Science Sampler: Teaching cell anatomy with a fabric modelby: Michelle Kluka

Journal ArticleDigital resources are stored online in your NSTA Library.

One of the most important, yet difficult, life science concepts for students to grasp is that “all life functions of humans and other organisms are carried out by cells” (Lang 1991). Specifically, the function of organelles must be taught so that students can relate them to familiar objects in everyday life. Fabric cell models in cytology education help convey the role of organelles and life science concepts.

Grades
  • Middle
Publication Date
7/1/2005

Community ActivitySaved in 229 Libraries

Reviews (5)
  • on Wed Apr 03, 2013 3:08 PM

I am always looking for unique models that I can use to teach science concepts. The ideas in this article definitely fit that bill! This article provides step by step instructions to create a fabric model of a cell. This is a great idea for creating an inexpensive and very unique model. I can't wait to make these for my classroom!

Maureen Stover  (Fayetteville, NC)
Maureen Stover (Fayetteville, NC)

  • on Fri Feb 24, 2012 10:36 AM

Creating an animal cell of fabric has many advantages. It is light in weight, portable, relatively inexpensive and it can serve as a teaching tool to students who have difficulty understanding why the cell is so important to understanding all life functions. This article provides all the steps needed and materials needed to have students create this model. There are two photos showing the parts of the finished product. By having students create this model they learn more than just doing worksheets about the cell and organelles.

Adah  (San Antonio, TX)
Adah (San Antonio, TX)

  • on Sat Mar 13, 2010 9:02 AM

As a fiber artist (I knit, sew and spin wool into yarn), the title of this article appealed to me right away. Sometimes the “quilting” activities I read about seem arbitrary and irrelevant, but using fabric to create a cell model in the classroom is a great idea. Advantages include the wide variety of fiber to use: netting for the semi-permeable cell membrane, yarn and beads for dna strands, etc. In an elementary school classroom, a cell “quilt” or cell “quilt” pillows would be a great addition to the reading corner of the classroom.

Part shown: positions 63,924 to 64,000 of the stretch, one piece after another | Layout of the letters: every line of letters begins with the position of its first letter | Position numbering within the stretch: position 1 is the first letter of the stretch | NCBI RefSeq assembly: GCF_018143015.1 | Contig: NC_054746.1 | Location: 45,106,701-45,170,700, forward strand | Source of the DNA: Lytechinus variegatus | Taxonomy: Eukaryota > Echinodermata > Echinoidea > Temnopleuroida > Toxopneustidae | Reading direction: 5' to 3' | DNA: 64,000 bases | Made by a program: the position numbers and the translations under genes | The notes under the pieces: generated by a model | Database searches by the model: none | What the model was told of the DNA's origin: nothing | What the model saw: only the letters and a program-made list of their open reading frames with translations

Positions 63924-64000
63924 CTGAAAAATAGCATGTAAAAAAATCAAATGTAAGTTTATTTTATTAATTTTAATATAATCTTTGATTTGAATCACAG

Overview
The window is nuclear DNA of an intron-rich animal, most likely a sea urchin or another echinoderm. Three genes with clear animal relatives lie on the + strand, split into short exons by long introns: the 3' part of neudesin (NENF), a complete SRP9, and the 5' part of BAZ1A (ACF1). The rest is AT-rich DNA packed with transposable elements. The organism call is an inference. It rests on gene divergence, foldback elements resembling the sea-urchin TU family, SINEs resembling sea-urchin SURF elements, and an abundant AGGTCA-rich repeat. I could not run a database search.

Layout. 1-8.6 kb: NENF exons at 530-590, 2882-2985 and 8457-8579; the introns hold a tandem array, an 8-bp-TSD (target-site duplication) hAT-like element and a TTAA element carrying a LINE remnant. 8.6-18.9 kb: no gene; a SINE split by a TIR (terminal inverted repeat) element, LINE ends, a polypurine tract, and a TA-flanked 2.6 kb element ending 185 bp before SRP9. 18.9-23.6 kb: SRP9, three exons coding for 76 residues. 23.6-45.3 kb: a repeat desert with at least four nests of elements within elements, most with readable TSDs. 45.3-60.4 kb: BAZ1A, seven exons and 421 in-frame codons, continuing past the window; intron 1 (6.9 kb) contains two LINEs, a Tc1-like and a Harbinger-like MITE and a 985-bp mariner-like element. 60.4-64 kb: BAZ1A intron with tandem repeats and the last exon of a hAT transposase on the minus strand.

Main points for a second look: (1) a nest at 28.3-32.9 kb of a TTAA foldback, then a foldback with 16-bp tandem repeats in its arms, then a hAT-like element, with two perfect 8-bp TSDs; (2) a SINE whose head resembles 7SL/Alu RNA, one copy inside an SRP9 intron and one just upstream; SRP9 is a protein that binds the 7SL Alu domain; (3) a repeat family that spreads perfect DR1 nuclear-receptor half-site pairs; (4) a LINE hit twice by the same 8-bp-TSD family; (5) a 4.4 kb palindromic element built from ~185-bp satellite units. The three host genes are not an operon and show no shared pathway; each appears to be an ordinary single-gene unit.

Christina B
Christina B

  • on Tue Jun 21, 2011 12:23 PM

The fabric model is another great analogy to help students conceptualize cell organelles. The model isn't perfect, but the author does note areas where misconceptions can arise, and these are important to note. You might even be able to integrate this activity and have the sewing class create these for you!

Wendy Ruchti  (Pocatello, ID)
Wendy Ruchti (Pocatello, ID)

  • on Tue Mar 29, 2011 5:57 PM

This article presents an activity where students construct a model of a cell using fabric and accessories. This activity allows students to go beyond the classroom, plastic cell model and create models they can manipulate. One very positive feature of this activity is the models are relatively inexpensive to create. The author also uses analogies in the choice of materials and design of the model. For example, the mitochondria can have a pocket where a battery can be inserted.

Angelika Fairweather  (Bradenton, FL)
Angelika Fairweather (Bradenton, FL)


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